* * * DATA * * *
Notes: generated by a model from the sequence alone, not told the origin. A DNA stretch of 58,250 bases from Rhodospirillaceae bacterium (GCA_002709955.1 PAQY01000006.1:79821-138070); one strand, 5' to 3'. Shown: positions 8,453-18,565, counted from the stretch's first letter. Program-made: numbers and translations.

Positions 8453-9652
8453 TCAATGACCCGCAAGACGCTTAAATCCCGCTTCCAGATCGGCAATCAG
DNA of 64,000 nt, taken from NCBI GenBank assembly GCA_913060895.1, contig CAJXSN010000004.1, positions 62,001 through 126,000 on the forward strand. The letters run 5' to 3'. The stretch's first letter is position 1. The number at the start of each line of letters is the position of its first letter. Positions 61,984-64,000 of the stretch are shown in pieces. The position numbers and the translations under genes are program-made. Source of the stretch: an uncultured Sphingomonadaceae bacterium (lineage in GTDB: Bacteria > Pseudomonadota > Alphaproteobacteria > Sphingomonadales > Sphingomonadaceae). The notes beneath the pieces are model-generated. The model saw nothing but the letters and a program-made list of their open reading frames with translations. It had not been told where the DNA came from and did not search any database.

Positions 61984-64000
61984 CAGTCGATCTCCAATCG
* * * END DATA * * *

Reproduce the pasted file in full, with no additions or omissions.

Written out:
Notes: generated by a model from the sequence alone, not told the origin. A DNA stretch of 58,250 bases from Rhodospirillaceae bacterium (GCA_002709955.1 PAQY01000006.1:79821-138070); one strand, 5' to 3'. Shown: positions 8,453-18,565, counted from the stretch's first letter. Program-made: numbers and translations.

Positions 8453-9652
8453 TCAATGACCCGCAAGACGCTTAAATCCCGCTTCCAGATCGGCAATCAG
DNA of 64,000 nt, taken from NCBI GenBank assembly GCA_913060895.1, contig CAJXSN010000004.1, positions 62,001 through 126,000 on the forward strand. The letters run 5' to 3'. The stretch's first letter is position 1. The number at the start of each line of letters is the position of its first letter. Positions 61,984-64,000 of the stretch are shown in pieces. The position numbers and the translations under genes are program-made. Source of the stretch: an uncultured Sphingomonadaceae bacterium (lineage in GTDB: Bacteria > Pseudomonadota > Alphaproteobacteria > Sphingomonadales > Sphingomonadaceae). The notes beneath the pieces are model-generated. The model saw nothing but the letters and a program-made list of their open reading frames with translations. It had not been told where the DNA came from and did not search any database.

Positions 61984-64000
61984 CAGTCGATCTCCAATCG